In many companies I work with, a certain percentage of employees work from home or are virtual employees – contractors or long-term freelancers. The percentage varies (ASTD, SHRM), from 30 to 45 percent, which seems consistent with what I hear from the HR practitioners and leaders that I collaborate with. It seems inevitable, then, that working from home, or being a virtual employee, is an established trend, Yahoo!’s action to limit remote employees notwithstanding.
What Marissa Mayer did at Yahoo! made sense for the struggling company: she was able to concentrate on getting people reconnected physically and in support of the company’s mission and culture. It also seems to make sense in the context of Mayer as a manager; her reputation for hands-on control preceded her selection by Yahoo!’s board and may have been one of the reasons she was chosen for the role.
Nevertheless, especially in tech companies, having remote and virtual employees is not only a way to get things done round the clock, without commuting, and with hard-to-find skill sets but is also a way to meet the needs of employees who don’t want to or can’t live near the mother ship.
As a proponent of work-life flexibility to recruit and retain talent and an observer of the World of Work, I support the notion of virtual workplaces and the reality of having virtual or remote employees. Not everyone wants to, or can afford to, live in Silicon Valley, Austin, Boston/Cambridge, Chicago, Raleigh-Durham or NYC.
Red Hat is one example of a highly distributed, highly effective company; in addition to its corporate hub in Raleigh, NC and development center in Westford, MA, it employs many highly-talented virtual employees. Red Hat’s culture is friendly to remote workers. Apple, on the other hand, is densely concentrated in Cupertino, where plans for a spaceship-like office complex are moving forward. Its centralized, command-and-control culture appears to be less adaptable to supporting large numbers of remote workers. Go figure.
Here, as elsewhere in the world of work, two principles prevail: know thyself, and know thy culture.
As a consultant I see myself as a virtual employee of the brands with which I work; as an entrepreneur I work actively with virtual teams. In the former case I need a specific set of skills to work virtually. I must possess the temperament and skills to succeed as a virtual team member. This requires me to know myself, to be self-motivated, focused, curious and flexible. Collaboration is essential.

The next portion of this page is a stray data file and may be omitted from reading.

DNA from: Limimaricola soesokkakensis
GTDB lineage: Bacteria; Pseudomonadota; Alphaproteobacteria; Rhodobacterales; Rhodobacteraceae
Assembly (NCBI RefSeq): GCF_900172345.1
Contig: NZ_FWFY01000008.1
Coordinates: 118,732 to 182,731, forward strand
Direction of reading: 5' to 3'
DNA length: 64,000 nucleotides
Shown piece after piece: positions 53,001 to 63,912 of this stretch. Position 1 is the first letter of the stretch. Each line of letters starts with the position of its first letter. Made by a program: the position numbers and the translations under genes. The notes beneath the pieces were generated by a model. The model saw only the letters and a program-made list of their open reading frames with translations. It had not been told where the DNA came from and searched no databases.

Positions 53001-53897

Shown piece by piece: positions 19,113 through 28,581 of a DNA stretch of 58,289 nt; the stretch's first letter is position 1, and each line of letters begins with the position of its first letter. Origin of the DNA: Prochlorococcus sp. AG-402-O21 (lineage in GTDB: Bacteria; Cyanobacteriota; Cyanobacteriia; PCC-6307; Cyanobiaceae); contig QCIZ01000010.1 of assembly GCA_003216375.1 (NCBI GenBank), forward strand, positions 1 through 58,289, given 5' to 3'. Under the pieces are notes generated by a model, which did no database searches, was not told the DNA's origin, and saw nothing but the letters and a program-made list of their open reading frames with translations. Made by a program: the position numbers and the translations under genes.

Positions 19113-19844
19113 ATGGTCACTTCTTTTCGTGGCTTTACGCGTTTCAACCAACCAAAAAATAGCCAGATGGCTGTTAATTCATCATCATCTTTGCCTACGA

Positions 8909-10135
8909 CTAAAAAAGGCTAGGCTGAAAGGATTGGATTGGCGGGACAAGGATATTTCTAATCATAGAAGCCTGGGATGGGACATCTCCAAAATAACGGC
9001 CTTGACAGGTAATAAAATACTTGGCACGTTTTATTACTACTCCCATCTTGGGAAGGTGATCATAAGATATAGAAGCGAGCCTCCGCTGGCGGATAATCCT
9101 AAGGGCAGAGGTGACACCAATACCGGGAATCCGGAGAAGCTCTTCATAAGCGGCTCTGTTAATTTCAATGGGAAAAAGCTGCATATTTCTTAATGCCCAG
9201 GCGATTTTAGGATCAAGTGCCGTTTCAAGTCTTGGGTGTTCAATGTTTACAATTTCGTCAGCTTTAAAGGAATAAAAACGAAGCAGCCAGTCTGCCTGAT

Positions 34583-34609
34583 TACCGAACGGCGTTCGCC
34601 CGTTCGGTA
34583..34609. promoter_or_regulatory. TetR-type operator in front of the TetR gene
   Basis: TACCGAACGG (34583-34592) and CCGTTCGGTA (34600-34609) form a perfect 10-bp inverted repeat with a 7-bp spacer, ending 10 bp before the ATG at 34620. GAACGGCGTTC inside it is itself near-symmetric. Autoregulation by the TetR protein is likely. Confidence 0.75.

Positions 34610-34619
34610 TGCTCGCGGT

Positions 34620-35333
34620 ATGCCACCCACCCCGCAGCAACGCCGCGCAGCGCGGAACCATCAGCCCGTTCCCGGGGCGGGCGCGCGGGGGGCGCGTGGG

As an entrepreneur who works with virtual teams, I need a somewhat different set of skills to manage remote players. I need to maintain a corporate culture supportive of – and with technical and communications systems in place – to enable remote employees to be successful. Here I must be self-aware, in tune with my skills, capabilities, strengths and weaknesses. It also requires me to be empathetic, emotionally intelligent, sensitive to what others need, and willing to provide the tools necessary to success – not just a mission statement and goals, but the communications and technical infrastructure to empower my virtual teams.
As Rich Thompson of CPP Inc. (publishers of the Myers-Briggs self-assessment tool) wrote recently in the Harvard Business Review, self-awareness enables managers to understand their people, both on-site employees and remote employees. Understanding gives managers critical insights about the skills, temperaments, motivations, preferences and flexibility of their employees. It helps them see beyond the limits of a CV or resume into the person and his or her passion, which enables management to put the right person in the right job, regardless of where the employee sits physically.
For employees, self-awareness is an equally important attribute. Only with self-awareness can individuals understand their full capabilities, what motivates them or alienates them, their ability to learn, adapt and be flexible (excellent and necessary qualities for a remote employee) or their need for structure, routine and predictability (attributes of an employee better suited to an on-site job).
I agree with Thompson that the Myers-Briggs (one of many great tools) is an excellent tool to promote self-awareness both among managers and employees. It is especially useful in helping employees (and managers) understand if they are well-suited to working remotely or better served working in an on premise office setting. Remote is definitely not for every personality and career track.
So Know Thyself, whether you occupy the corner office or work from a kitchen table in St. Louis. If as an employee you look into yourself and can’t find your core – what motivates you – take a personality inventory or talk to a career coach and reconnect with what motivates you and will make you a successful employee, no matter where you sit. If you are a manager who questions the value of virtual employees, talk to a mentor or take a personality inventory. Explore your willingness to tolerate uncertainty and change. Probe to understand where you’re flexible and what your exact limits and expectations are.
I suspect, as Marissa Mayer rebuilds the corporate culture and adaptability of Yahoo!, she and her executive team will become more open to having remote employees again. For all the companies struggling to manage remote teams, remember to seek understanding and celebrate flexibility. For all the companies succeeding with distributed workforces, remember to maintain self-awareness and an adaptive, connected culture. The World of Work has changed from one in which everyone sits in the same building to one in which many sit remotely but share the same values and culture. Celebrate the differences, and strengthen the foundations of trust and workplace culture. Recruit and retain your talent.
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